A week ago, as the nation prepared to celebrate Independence Day, I wrote a column in The Hill about the role labor unions play in promoting freedom. Working people, I argued, deserve the same freedom enjoyed by corporate CEOs: to negotiate a fair return on our work so we can provide for our families.
This got the attention of the anti-union special interests. In a rebuttal piece, Akash Chougule, who works for the Koch brothers, argued disingenuously that the ability of a teacher or a corrections officer to earn a decent living, while having the freedom to go to a PTA meeting or take time off to care for a sick parent, is an “entitlement,” involving “coercion” and a “political agenda.”
When he’s not getting his facts wrong and distorting the meaning of freedom beyond recognition, Mr. Chougule wildly misrepresents so-called “right-to-work” laws and the stakes in a case called Janus v. AFSCME, which could soon come before the Supreme Court.
A ruling against the plaintiff in Janus — who, by the way, is bankrolled by the same people who pay Mr. Chougule’s salary — would not, in fact, force anyone “to fund a political agenda.” It simply would preserve the common-sense status quo, requiring everyone — both members and non-members — who benefits from a union contract to pitch in for the cost of negotiating that contract. That is the longstanding precedent, and Mr. Chougule’s claim that the Supreme Court has consistently ruled that unions may represent only dues-paying members is wholly inaccurate.
The goal of Mr. Chougule and his organization is to cripple unions — to prevent working people from coming together, speaking with a strong voice and exercising their freedoms.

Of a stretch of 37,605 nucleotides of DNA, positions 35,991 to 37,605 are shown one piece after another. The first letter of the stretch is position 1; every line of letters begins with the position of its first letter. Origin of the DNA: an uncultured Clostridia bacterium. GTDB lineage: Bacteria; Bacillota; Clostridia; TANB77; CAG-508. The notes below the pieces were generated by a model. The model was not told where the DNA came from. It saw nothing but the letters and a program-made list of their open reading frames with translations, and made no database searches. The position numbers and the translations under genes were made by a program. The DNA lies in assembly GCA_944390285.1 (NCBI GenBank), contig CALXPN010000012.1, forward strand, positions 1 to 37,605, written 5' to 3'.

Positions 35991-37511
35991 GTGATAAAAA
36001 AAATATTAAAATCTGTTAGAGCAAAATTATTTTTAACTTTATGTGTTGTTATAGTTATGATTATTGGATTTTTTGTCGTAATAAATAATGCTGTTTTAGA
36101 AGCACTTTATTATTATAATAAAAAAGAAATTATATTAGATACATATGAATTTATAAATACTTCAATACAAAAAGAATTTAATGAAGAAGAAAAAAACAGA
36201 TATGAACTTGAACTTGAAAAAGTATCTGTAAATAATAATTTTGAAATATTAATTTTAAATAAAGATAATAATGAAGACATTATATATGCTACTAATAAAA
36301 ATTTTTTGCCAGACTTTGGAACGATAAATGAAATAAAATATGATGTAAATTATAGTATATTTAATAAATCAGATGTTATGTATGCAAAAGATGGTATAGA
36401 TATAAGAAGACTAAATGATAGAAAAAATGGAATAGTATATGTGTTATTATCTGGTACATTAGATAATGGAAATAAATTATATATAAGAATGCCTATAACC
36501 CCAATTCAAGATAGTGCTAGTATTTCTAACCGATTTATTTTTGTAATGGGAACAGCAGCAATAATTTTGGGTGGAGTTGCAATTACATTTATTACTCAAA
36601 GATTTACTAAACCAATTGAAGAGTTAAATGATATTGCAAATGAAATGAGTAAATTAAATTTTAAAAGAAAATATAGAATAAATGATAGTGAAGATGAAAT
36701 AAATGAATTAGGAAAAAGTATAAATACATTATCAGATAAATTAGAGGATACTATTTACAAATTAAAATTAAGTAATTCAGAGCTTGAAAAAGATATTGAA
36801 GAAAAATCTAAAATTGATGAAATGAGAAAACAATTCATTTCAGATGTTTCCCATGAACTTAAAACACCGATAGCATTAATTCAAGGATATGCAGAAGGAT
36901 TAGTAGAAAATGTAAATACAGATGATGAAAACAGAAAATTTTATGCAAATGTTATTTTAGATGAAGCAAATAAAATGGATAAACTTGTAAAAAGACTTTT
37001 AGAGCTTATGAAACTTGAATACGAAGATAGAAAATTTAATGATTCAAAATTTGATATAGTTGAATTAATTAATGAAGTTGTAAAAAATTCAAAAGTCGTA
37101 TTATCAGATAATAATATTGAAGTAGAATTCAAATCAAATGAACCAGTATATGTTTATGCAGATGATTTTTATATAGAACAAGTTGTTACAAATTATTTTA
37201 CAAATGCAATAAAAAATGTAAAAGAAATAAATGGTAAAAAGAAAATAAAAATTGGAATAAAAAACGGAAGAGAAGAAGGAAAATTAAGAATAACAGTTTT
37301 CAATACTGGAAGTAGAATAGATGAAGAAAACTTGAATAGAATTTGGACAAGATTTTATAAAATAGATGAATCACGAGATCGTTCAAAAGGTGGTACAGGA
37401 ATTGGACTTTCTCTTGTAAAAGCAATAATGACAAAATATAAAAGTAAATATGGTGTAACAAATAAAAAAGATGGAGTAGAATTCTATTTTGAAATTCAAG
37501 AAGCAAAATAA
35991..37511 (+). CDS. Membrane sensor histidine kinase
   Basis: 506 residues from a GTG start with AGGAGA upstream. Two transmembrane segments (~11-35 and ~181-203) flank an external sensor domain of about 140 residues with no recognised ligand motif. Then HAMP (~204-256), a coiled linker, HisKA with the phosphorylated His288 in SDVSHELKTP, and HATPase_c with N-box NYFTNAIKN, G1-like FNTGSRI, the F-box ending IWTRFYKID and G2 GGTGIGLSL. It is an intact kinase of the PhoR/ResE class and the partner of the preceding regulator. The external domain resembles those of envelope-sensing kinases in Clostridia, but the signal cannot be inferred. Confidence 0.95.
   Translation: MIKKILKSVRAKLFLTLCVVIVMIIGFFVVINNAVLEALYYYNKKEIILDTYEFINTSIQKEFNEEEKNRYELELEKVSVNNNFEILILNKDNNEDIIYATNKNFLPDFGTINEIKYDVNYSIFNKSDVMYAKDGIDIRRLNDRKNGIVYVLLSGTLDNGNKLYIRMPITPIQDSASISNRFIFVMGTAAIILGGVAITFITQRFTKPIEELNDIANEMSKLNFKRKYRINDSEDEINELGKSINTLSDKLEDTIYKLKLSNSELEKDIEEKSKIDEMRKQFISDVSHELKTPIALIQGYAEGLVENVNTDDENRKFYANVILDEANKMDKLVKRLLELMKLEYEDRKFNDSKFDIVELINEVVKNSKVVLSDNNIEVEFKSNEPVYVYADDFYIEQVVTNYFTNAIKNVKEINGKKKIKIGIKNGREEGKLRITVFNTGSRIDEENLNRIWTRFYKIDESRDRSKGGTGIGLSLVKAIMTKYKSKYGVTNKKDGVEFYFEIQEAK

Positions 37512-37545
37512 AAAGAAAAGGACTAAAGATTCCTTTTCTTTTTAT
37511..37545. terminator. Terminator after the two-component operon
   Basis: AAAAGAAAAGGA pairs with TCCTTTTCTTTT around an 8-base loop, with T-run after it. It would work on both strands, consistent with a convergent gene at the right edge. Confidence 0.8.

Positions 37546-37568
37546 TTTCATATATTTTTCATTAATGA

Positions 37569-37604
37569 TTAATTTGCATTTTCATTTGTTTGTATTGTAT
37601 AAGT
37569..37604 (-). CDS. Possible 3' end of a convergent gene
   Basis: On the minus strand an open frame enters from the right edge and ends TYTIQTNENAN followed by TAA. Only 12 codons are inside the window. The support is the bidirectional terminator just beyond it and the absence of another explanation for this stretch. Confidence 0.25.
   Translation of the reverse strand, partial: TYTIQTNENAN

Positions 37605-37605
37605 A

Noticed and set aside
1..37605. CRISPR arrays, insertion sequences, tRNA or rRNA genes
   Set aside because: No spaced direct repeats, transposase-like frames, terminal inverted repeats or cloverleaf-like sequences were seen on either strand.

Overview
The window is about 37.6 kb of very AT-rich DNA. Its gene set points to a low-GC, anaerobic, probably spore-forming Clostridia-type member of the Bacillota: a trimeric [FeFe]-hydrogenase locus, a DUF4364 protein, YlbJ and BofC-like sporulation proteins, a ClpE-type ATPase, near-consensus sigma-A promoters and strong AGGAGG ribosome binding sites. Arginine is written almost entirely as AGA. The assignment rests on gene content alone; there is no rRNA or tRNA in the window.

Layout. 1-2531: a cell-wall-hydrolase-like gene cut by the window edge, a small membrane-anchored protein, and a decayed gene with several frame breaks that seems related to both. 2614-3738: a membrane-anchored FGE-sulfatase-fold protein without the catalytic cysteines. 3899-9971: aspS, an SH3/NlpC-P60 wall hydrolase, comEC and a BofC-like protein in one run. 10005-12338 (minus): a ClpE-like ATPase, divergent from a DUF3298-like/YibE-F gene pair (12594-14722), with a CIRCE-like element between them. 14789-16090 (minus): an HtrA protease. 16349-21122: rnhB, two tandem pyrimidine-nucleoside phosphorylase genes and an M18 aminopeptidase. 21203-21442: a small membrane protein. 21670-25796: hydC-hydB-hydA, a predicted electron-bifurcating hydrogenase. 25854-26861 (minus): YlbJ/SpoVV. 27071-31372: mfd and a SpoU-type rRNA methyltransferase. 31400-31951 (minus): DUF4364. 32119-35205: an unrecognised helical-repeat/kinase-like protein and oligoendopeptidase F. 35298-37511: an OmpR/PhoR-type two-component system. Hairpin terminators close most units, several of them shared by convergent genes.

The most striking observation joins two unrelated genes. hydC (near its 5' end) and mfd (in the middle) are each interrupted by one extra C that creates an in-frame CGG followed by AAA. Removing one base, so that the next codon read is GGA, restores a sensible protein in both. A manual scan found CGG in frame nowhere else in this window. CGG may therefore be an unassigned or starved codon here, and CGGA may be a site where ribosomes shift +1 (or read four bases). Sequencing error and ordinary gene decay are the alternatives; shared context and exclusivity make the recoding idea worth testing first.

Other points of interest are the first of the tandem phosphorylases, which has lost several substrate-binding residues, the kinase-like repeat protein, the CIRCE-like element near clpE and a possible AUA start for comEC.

To them, freedom means the freedom of the privileged and powerful to stuff their pockets with billions of dollars in tax breaks. It means strangling the public services — good schools, safe roads, professional law enforcement and more — that our communities depend on. It means embracing a health care policy that takes insurance coverage away from tens of millions of people, with an especially harsh impact on seniors, children and our most vulnerable populations.
Right-wing politicians have made a habit of cloaking oppressive policies in freedom rhetoric. Senators Ted Cruz and Mike Lee are offering an amendment to the Senate health care bill that they call the “Consumer Freedom Option” — except that the only freedom it provides is the freedom to buy junk insurance plans that don’t protect people with pre-existing conditions.
A few years ago, Glenn Grothman, then a state senator (now a member of Congress) from Wisconsin, actually proposed eliminating the weekend for Wisconsin workers. He called the state law protecting people from seven consecutive work days without a break “a little goofy.” Repealing it, he claimed, was a matter of — you guessed it — “freedom.”
In this vision of freedom, Americans are “free” to have their labor rights crushed and their voice on the job silenced. They’re “free” to work for whatever wage their employer sees fit to pay, under whatever conditions. Under their definition, freedom was undermined rather than advanced by child labor laws, while the Triangle Shirtwaist Factory –—where 146 workers, the majority of them immigrant women, were killed in a 1911 industrial fire — was a beacon of freedom.
Mr. Chougule and his bosses believe that wealth should be hoarded by the wealthy, while everyone else works harder than ever just to keep their heads above water. But that’s not freedom; that’s greed. That’s rigging the rules. That’s inviting folks born on third base to score as many runs as they want, while millions of working families are desperate just for a turn at-bat.
Real freedom is the freedom for working people to amass power in numbers, so they can fight for the things their families need. Real freedom is the freedom for working people to prosper.